Why has Bangladesh failed to bring the collaborators in trial? After the death of Sheik Mujibur, Zia came to power through Martial Law. After a brief period where Bangladesh was ruled under Martial Law, Zia decided to have a democratic parliamentary government. Nevertheless, in order for him to gain popular support, he freed all the prisoners of war and amended the constitution to allow Islamic fundamentalists to have their own political party. In return, Jamaat-I-Islam pledges to support Zia and his party. This not only freed those that murdered hundreds of thousands of people, but it also pardoned all their crimes.

Secondly, the Collaborators Act of 1972 was flawed. The law was designed in good intention by Sheik Mujibur to round up all the war criminals of 1971. However, it was the police stations that were given the responsibility to frame the war criminals. The police stations did not have enough evidence to go after the criminals. In addition, during the Liberation front, the police stations worked for West Pakistan, so they became biased when it came to framing war criminals.

Finally, the “Collaborators Act was enacted to hold trial of crimes taken place under special circumstances, so the trial procedures need a special type to probe an allegation.” Even if someone does go to trial and is found guilty, like in chief collaborator Golam Azam’s case, Bangladesh needs a special court to execute the sentence.

There were also other incidences where the files of war criminals have gone missing. The ongoing political chaos in Bangladesh does not prioritize the need for a tribunal, even though the Awami League party came to power again in 1996. The political leaders of today are more focused on building the nation, or how to corrupt it even more so.

Conclusion

In conclusion, Bangladesh has gone through a long and tedious process of obtaining their independence. Much of the suffering Bangladesh has gone through during the democide period can be linked to British colonialism. After all, the British handed Bengal to West Pakistan regardless of the facts that they were geographically separated, has different language and cultural heritage.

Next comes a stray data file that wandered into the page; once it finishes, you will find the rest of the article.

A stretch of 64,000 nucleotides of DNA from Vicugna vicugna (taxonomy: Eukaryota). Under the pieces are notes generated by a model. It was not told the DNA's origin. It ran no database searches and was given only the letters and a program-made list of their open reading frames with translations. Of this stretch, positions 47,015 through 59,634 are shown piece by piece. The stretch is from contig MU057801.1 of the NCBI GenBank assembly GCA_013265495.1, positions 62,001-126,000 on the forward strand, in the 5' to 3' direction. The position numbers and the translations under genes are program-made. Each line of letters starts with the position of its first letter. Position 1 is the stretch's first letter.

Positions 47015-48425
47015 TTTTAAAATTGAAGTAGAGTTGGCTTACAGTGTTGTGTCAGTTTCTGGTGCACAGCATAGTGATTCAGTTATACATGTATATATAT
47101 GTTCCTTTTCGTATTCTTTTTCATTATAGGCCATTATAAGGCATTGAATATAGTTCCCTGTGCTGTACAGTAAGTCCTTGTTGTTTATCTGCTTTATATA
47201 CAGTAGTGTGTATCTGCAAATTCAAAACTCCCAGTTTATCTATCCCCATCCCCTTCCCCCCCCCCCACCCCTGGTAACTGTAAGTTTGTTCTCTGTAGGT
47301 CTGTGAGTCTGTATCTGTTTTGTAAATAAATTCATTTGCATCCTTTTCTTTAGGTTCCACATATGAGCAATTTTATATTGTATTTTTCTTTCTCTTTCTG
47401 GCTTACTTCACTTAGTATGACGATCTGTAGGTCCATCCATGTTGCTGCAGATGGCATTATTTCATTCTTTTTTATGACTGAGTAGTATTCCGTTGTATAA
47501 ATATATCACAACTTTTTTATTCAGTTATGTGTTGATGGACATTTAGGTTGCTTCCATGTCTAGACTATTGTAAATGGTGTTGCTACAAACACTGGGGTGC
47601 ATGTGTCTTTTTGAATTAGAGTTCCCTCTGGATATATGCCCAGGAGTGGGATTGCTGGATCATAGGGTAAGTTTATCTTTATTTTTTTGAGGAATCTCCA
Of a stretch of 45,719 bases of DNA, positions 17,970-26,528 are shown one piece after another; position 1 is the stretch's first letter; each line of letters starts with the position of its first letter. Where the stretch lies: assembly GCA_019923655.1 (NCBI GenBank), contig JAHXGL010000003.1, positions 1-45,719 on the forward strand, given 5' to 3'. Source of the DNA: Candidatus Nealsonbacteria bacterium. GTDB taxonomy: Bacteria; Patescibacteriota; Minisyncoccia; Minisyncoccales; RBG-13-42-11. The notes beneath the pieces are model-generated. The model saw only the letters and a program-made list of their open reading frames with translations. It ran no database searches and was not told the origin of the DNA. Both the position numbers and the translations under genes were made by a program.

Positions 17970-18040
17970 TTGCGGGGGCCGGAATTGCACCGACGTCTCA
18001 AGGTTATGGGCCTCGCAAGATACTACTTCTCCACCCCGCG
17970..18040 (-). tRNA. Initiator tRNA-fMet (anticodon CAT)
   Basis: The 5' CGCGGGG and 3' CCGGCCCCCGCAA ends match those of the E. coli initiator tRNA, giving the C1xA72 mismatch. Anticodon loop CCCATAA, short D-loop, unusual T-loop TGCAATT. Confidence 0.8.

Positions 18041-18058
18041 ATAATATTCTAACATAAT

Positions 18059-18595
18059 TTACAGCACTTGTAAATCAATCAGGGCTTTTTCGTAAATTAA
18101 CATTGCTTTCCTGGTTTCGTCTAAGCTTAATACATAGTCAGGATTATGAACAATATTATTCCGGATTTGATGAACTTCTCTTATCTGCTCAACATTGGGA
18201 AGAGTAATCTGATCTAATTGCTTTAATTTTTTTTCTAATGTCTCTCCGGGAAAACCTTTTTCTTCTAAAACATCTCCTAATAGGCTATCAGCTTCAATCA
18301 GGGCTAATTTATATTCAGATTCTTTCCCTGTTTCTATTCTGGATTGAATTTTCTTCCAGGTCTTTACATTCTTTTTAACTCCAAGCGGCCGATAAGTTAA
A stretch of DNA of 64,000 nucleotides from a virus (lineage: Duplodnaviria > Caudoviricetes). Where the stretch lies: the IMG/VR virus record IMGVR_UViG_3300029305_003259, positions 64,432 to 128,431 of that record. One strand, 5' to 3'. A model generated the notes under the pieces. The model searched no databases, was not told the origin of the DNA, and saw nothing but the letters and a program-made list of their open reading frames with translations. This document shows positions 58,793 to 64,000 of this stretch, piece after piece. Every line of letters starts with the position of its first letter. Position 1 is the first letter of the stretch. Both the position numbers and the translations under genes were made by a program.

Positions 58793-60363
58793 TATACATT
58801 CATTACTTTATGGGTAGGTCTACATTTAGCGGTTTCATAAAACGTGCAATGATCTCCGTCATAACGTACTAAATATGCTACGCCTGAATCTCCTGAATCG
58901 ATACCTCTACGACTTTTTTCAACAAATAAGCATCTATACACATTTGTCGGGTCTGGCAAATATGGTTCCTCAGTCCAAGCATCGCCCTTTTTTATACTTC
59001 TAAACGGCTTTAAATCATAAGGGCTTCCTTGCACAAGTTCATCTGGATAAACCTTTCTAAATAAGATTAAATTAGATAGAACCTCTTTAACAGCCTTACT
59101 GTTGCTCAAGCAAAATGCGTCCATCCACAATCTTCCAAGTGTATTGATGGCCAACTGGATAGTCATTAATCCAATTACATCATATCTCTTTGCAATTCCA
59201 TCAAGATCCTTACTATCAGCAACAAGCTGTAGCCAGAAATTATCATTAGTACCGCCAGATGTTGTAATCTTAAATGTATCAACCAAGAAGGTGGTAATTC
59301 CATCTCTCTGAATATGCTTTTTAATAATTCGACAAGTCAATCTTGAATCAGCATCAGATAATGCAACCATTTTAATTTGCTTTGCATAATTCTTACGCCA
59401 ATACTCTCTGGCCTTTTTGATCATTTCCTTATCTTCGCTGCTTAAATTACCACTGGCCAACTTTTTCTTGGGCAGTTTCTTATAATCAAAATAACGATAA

Furthermore, without the help of India, Bangladesh would have continued to loose more innocent lives as the Razakars and West Pakistan army hunted down intellectuals to murder. Even though they committed sins against humanity, broke numerous international agreements, the world have failed to punish those that were responsible for the horrific acts of 1971.

By punishing those responsible will give the world a message that the act of genocide will not be tolerated. If we choose to ignore the fact that there was a democide in Bangladesh, we do not acknowledge it as a crime, therefore giving others an okay sign to commit genocide. Ironically, human rights advocates, along with the United Nations, and other international bodies claim they will never let another Holocaust to repeat itself. Yet, the events of 1971 in Bangladesh are one of the bloodiest battles that have gone unnoticed for the past thirty-six years.



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1 “Democide is any murder by government; by officials acting under the authority of government” where as genocide does not have to be done by a member of the government and its goal is to partially or wholly eliminating a group of people.Rummel, R J. "Democide Versus Genocide." University of Hawaii. 1997. 4 Feb. 2007 .

2 Islam, Sirajul, and Akmal Hussain, eds. History of Bangladesh 1704-1971: Social and Cultural History. 2nd ed. Vol. 3. Dhaka: Asiatic Society of Bangladesh, 1997. Pg. 697.

3 O'Grady, William, John Archibald, Mark Aronoff, and Janie Rees-Miller. Contemporary Linguistics: an Introduction. 5th ed. New York: Bedford/St. Martin's, 2005. 1-3.